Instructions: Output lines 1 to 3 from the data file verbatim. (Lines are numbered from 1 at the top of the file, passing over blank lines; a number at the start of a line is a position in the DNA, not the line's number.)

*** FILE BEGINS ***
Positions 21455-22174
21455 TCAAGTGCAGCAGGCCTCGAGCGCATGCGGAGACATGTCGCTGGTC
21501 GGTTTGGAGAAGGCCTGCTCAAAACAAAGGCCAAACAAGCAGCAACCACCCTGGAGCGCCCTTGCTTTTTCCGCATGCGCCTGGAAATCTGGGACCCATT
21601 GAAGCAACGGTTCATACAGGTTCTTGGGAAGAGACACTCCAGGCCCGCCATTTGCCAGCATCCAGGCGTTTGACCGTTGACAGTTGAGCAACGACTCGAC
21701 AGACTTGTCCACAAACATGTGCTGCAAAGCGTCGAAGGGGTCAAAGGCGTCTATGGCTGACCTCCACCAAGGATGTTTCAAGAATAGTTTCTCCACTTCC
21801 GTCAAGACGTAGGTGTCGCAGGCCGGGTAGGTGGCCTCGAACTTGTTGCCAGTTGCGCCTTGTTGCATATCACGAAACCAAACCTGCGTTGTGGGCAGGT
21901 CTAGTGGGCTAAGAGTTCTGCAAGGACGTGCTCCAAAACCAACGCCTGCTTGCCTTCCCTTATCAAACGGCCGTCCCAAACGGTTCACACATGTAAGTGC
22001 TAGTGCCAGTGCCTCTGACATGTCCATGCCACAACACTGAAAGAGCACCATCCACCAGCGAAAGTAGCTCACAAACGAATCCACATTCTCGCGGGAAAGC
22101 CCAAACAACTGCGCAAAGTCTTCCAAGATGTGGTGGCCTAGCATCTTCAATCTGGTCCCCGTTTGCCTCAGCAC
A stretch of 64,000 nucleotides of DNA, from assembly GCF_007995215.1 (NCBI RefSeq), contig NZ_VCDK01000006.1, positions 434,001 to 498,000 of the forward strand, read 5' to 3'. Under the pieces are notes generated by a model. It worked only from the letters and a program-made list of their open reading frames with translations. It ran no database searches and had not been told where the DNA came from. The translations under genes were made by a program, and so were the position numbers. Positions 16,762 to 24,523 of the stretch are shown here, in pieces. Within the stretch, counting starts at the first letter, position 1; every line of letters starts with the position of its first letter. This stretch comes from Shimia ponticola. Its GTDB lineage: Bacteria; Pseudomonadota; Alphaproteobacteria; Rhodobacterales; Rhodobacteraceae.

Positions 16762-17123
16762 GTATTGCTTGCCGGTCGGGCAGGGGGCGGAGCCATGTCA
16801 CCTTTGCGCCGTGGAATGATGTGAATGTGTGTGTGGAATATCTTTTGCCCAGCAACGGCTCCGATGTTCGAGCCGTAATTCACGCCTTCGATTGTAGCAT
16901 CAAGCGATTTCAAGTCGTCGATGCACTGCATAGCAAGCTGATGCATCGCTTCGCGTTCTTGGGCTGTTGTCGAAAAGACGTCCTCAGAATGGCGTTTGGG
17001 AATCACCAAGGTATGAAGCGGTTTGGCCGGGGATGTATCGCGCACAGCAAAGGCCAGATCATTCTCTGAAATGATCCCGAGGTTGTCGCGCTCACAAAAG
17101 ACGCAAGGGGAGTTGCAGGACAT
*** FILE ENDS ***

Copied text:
Positions 21455-22174
21455 TCAAGTGCAGCAGGCCTCGAGCGCATGCGGAGACATGTCGCTGGTC
21501 GGTTTGGAGAAGGCCTGCTCAAAACAAAGGCCAAACAAGCAGCAACCACCCTGGAGCGCCCTTGCTTTTTCCGCATGCGCCTGGAAATCTGGGACCCATT